A toothbrush should be changed about every three months, and whenever you see that the bristles are starting to fray and bend. We also recommend replacing your toothbrush after you have a cold or other virus.
Taking the time to care for your teeth and mouth will benefit your overall health and be well worth the effort. If you would like a demonstration of proper brushing techniques, please ask us during your next visit.
In preparation for the start of the school year it's important to be ready for the year to come. Aside from trying to figure out lunches, schedules for extra-curricular activities and school drop off and pick-up, it is also important to get a few things done before the madness of the start of school begins.
As a parent, preparedness is so important in order for things to run smoothly so why not get certain things done before school starts.
Number 1 - Did you get a chance to bring your child to see the dentist over the summer or maybe you're wondering when the last time was that you brought them in. Children should be seen at least every 6 months to ensure that good habits are instilled and also cavity is caught early on if present. Since a child's first set of teeth are not meant to last a lifetime, the rate at which a cavity grows is much faster than that in an adult. Their enamel is much softer making their teeth more prone to large decay once a cavity has started to develop. This is why regular check-ups and hygiene appointments are important. So make sure you book your little one soon to ensure they start off the school year with a clean bill of oral health.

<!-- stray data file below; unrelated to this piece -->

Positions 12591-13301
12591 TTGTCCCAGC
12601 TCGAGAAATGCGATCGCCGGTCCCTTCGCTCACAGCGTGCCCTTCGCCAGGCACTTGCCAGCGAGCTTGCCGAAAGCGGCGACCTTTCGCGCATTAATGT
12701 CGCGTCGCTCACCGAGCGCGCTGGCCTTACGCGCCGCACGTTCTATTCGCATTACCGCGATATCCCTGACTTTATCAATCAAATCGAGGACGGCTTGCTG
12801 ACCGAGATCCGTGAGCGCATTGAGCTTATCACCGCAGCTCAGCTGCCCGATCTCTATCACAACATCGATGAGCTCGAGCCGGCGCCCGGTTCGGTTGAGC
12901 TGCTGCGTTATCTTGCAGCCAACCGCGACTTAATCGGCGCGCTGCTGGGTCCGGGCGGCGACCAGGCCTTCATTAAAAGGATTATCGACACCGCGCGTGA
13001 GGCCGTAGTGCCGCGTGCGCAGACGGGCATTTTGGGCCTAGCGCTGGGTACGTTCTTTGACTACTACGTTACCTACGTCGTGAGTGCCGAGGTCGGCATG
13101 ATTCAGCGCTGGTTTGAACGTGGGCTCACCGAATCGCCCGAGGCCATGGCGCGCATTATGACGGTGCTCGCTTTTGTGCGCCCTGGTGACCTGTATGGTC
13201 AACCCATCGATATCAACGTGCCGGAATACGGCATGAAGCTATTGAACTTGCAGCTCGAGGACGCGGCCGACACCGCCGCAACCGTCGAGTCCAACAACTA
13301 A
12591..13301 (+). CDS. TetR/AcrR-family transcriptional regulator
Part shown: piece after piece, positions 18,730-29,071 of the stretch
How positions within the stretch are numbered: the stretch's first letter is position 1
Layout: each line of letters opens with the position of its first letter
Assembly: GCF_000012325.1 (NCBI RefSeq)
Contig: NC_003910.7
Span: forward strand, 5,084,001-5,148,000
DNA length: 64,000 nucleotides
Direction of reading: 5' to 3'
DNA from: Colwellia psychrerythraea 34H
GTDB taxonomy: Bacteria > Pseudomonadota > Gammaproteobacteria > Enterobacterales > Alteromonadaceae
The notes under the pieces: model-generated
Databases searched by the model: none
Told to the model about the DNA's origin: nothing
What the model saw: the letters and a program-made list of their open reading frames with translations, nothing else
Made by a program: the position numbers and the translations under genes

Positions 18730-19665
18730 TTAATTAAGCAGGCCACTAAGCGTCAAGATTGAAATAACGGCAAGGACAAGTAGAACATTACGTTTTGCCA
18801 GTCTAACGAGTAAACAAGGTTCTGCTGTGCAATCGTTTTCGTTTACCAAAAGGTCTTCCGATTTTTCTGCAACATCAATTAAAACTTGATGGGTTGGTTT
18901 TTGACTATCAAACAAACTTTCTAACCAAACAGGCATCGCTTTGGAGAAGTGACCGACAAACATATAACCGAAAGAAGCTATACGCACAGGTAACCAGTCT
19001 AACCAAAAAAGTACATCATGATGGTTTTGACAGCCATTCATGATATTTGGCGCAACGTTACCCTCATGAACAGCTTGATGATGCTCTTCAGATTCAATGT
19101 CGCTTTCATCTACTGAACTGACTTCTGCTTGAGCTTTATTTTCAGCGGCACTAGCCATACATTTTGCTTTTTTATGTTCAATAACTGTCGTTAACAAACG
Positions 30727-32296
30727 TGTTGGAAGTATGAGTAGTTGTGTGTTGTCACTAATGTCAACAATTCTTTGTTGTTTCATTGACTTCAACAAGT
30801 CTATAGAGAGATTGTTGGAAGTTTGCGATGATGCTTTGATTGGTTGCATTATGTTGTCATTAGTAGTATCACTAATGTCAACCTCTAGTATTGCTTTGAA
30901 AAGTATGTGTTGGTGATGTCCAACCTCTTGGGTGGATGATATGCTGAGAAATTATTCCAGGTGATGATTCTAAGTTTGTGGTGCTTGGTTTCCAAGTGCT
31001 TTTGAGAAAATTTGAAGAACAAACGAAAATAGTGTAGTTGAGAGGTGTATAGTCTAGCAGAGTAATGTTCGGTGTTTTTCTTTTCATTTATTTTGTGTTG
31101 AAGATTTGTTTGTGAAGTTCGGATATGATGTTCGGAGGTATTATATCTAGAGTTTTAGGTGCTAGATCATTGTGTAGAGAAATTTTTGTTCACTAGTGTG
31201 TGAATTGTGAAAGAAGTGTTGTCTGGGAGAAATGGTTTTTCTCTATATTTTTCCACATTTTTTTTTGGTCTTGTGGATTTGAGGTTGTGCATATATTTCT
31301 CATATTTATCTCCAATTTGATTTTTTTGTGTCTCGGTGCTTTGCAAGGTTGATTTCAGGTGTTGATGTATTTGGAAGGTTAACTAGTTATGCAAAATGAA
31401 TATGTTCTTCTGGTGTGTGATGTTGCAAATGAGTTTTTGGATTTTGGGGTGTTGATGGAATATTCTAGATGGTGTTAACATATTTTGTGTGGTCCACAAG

Number 2 - Along with that beautiful smile, it's important to get that new do. Bringing your child to the hairdresser right before school starts will give you the opportunity to wait until the hustle and bustle is over with before they have to go again.
Number 3 - Are you up to date with your child's doctor's appointments. Keeping up to date with their paediatrician or medical doctor is important and so is maintaining the required vaccinations. Your doctor can also inform you of any current medical concerns prior to the start of the year so that you will be informed if there are any outbreaks or medical issues in your vicinity.
Getting all of this out of the way before the start of the school year will ensure a smoother transition into the new school year and will hopefully give you are a parent some time to relax.